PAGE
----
Mining Indaba Review – South Africa’s Mining Industry At A Glance
Here are six key outcomes for the South African mining industry from the Mining Indaba 2019, which was held in Cape Town from 4th to 7th February.
- President Cyril Ramaphosa was the first president to have ever delivered a keynote speech at the Mining Indaba. He addressed future hopes as well as current issues facing SA’s mining industry and his 10 principles of sustainable development which are based on the Mining Charter, were well received by the audience.
- The 4IR (Fourth Industrial Revolution): Technology in mining with its recent advancements in AI have led to various debates on issues such as data protection, intellectual property ownership, use of drones and other new technologies and legal liability especially with regards to licensing and use of third-party technology. South Africa intends to outline what strategies, policies and plans it should put in place to position itself as a leading country in the technology revolution. However, these regulations have yet to be drafted and their nature and scope is not yet known.
- SA’s Energy Crisis: It was noted that Eskom cannot increase their tariff too high otherwise key gold & platinum mining businesses could go out of business. The suggestion was put forward to develop alternative sources of energy by means of an incentive programme through an independent power supply for mining companies and their local communities.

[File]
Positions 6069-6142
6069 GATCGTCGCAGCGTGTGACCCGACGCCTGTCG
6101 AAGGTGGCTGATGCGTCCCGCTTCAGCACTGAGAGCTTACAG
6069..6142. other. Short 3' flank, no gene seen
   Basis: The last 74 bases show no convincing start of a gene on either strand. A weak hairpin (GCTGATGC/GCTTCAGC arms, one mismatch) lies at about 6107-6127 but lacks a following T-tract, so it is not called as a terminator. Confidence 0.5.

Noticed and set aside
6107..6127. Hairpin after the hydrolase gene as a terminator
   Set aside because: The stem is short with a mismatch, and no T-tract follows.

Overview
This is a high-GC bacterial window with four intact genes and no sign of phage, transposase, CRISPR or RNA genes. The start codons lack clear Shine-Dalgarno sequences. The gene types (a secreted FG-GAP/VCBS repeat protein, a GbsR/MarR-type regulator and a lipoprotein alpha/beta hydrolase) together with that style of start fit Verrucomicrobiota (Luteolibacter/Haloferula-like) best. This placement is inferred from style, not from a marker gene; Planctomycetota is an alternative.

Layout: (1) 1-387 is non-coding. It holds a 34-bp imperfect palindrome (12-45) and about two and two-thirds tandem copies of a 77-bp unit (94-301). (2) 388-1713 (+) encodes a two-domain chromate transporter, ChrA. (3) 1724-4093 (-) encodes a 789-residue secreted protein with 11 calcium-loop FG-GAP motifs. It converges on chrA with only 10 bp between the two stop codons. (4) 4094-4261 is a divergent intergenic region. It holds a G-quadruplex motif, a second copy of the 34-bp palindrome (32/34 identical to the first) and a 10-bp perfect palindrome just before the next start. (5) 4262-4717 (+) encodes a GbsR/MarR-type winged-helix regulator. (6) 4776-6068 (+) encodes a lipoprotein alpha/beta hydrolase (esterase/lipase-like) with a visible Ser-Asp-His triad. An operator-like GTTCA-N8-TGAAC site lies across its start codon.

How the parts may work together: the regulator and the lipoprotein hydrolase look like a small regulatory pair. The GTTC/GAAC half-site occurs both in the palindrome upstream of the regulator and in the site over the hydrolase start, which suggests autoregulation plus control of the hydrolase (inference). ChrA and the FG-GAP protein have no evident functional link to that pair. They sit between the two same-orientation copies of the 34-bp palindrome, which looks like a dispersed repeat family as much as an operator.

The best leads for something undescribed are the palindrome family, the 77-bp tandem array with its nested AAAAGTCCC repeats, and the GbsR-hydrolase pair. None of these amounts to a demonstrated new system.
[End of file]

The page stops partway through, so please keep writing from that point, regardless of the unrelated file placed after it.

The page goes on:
- Philip Barton, Chief Executive Officers of De Beers Consolidated Mines, is positive about the future of diamond mining in South Africa as after 2 years of no exploration 32 new licences have been approved, with a view to spend approximately R30 million investment in exploration for 2019 alone.
- South Africa’s Orion Minerals takes 2nd place in Mining Indaba Investment Battlefield. Orion Minerals presented its Prieska Zinc Copper Project, located in the Northern Cape in South Africa. Whilst Prospect Resources were announced the winners for its lithium project located in Zimbabwe. The competition is open to mining companies with a market capital of $50 million or below and entrants must present to a panel of judges made up of 25 leading analysts and investors.
- Gwede Mantashe, South African Mineral Resources Minister, welcomed Total’s announcement about their significant gas discovery in the Outeniqua Basin, off the southern coast of South Africa. Total will pursue 3D seismic tests and later four exploration wells.